A unique insight into girls’ and young women’s lives
We carry out research into all areas of girls’ and young women’s lives, from gender stereotypes to the impact of Covid-19.
Our research helps us understand what matters to girls today. What they say shapes our campaigns and the issues we take action on. It helps us influence decision makers on the things girls and young women care about too. So together we can create a fairer and safer world to grow up in.
Explore our research
Girls' Attitudes Survey 2021 September 2021
Our flagship annual research asks over 2,000 girls and young women how they feel about their everyday lives.
They tell us about their hopes and concerns after a particularly challenging year. And how the pandemic has impacted them – from their mental health to their future aspirations. They also reveal the positives and pressures of being online more. And why its so important for their voices to be heard as we recover from Covid-19.
It happens all the time: Girls’ and young women’s experiences of sexual harassment
In May 2021, Girlguiding surveyed over 400 girls and young women aged 13 to 18 across the UK to understand their experiences of sexual harassment, how it negatively affects their lives, and what urgently needs to be done to make sure all girls and women can live their lives freely and safely.
Our research reveals that from unwanted attention and comments to physical harassment and abuse, sexual harassment is widespread in all parts of the country, in all areas of girls’ lives, from a young age.
Back in lockdown: Girls’ and young women’s hopes and fears for the future
In January and February 2021, Girlguiding surveyed just under 2,000 girls and young women aged 4 to 18 across the UK to determine how the pandemic and the national lockdown that began in December 2020, has affected them.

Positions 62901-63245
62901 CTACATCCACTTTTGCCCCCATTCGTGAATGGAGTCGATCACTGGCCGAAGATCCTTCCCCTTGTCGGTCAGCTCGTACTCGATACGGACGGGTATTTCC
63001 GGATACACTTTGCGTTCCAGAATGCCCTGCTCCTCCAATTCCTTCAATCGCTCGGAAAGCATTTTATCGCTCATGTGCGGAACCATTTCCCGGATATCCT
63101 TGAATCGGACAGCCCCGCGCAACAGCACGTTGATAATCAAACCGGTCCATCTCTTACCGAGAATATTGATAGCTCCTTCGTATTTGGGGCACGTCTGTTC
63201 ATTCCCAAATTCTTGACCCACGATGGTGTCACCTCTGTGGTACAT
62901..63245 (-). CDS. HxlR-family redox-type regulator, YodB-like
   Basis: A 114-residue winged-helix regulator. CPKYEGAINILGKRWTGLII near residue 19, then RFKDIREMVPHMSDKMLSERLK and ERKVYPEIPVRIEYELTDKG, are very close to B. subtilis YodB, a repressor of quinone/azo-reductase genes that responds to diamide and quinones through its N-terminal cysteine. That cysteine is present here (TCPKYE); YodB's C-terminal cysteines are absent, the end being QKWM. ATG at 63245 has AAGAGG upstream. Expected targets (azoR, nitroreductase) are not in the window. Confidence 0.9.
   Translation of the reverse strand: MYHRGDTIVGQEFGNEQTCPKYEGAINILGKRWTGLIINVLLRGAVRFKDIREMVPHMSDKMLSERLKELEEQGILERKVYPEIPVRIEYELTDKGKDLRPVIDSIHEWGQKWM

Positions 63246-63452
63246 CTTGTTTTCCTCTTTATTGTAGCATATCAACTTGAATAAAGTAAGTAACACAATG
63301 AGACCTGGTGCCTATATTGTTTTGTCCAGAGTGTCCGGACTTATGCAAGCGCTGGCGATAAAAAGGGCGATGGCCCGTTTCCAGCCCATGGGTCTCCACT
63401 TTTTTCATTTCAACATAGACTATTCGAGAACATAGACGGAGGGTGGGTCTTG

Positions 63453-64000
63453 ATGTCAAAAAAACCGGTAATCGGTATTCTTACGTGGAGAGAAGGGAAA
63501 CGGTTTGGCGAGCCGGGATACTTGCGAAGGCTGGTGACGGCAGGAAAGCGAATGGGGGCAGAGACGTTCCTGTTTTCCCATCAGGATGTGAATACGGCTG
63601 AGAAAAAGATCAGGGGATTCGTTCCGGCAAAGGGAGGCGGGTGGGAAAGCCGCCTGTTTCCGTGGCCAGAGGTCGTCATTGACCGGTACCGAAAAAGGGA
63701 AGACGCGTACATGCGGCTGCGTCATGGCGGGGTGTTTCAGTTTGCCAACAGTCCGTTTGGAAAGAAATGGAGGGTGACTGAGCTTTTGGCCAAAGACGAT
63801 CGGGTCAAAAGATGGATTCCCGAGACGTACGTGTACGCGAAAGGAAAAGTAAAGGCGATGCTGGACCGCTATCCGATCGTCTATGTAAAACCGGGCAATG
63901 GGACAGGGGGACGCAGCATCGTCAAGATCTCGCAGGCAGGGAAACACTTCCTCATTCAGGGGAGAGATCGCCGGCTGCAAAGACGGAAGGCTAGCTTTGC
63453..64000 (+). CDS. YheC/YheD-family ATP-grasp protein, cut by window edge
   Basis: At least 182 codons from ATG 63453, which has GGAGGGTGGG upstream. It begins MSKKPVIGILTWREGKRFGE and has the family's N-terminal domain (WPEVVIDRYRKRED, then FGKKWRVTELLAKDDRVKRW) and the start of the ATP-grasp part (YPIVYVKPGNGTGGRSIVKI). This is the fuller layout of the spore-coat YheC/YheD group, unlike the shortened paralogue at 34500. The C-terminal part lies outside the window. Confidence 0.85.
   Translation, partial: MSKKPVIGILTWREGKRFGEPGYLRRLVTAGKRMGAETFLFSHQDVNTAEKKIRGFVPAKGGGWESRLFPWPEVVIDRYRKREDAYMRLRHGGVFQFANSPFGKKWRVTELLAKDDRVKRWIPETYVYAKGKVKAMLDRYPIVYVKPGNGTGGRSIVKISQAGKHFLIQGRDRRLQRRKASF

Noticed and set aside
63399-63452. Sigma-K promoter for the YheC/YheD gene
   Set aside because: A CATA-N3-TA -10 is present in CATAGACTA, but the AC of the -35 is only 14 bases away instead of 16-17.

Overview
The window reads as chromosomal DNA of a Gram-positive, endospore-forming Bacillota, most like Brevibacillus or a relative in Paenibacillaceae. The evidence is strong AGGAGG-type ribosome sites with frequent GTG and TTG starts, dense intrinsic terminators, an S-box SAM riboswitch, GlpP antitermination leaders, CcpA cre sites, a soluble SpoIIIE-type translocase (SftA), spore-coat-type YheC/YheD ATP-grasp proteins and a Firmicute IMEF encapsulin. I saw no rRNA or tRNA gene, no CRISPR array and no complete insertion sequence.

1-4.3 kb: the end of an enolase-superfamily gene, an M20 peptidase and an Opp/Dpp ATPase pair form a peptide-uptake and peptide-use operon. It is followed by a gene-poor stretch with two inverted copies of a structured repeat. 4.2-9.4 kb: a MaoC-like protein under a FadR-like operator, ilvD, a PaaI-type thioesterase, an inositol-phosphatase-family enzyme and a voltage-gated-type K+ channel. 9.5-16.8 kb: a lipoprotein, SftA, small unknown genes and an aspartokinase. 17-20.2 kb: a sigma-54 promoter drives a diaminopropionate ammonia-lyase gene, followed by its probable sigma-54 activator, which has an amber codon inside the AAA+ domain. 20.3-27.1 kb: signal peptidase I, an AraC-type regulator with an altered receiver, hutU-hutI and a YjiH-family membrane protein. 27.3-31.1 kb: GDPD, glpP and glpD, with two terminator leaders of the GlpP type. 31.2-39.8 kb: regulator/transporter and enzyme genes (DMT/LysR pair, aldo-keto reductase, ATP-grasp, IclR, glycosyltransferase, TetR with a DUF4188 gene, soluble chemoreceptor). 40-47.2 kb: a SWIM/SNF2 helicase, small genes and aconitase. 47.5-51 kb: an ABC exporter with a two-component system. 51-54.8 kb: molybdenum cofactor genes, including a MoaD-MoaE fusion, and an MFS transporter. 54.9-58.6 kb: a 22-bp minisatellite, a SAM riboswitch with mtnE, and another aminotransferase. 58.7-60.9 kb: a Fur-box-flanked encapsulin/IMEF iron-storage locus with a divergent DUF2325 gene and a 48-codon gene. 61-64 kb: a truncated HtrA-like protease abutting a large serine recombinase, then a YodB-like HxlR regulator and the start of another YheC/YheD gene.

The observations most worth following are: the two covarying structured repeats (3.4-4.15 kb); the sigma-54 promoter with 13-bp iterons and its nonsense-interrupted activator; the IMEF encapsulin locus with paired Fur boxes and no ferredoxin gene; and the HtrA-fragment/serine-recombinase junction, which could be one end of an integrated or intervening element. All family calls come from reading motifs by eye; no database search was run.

The findings show that the pandemic has caused tremendous changes that have deeply impacted their lives. It has taken a toll on their mental health and shaped their views on the world – bringing a new appreciation of the things they’ve had to go without.
Are periods still taboo? Girls' and young women's attitudes to period stigma and shame
In 2020 we asked girls and young women aged 11 to 17 if they feel embarrassed or ashamed talking about periods.
Some told us they still feel uncomfortable talking about their periods — often talking about periods in a discreet way or hiding their period products. They’d like more open conversations about periods so they don’t feel embarrassed or self-conscious.
Children's access to adventure and play
In 2020 we asked children aged 6 to 18 about their experiences of adventure, play and being outdoors.
They told us what stops them from going outside to play and have fun — from safety concerns to not being near parks — and what would encourage them to go outdoors more.
Gender stereotypes in advertising September 2020
Our youth panels looked at whether some adverts still contain harmful gender stereotypes, following a ban of such ads by ASA in 2019.
They share how they feel when they see ads containing harmful stereotypes relating to gender roles and characteristics, narrow beauty ideals, objectification of women, and a lack of diversity.
Plastic waste December, 2019
We asked over 2,000 girls and young women, aged 7 to 16, how they want the plastic bottle deposit return scheme to work.
They told us they're worried about the harm plastic pollution is causing wildlife. They'd like to return bottles in the places they spend most of their time, such as school or college.
Loneliness in girls and young women December 2018
Our research with 1,000 girls and young women, aged 7 to 21, shows that loneliness is a problem for many girls.
A quarter say they’re lonely most of, or all of, the time, and this feeling increases with age. Girls and young women tell us how feeling lonely has a negative impact on different areas of their lives. They also share how they think loneliness should be tackled.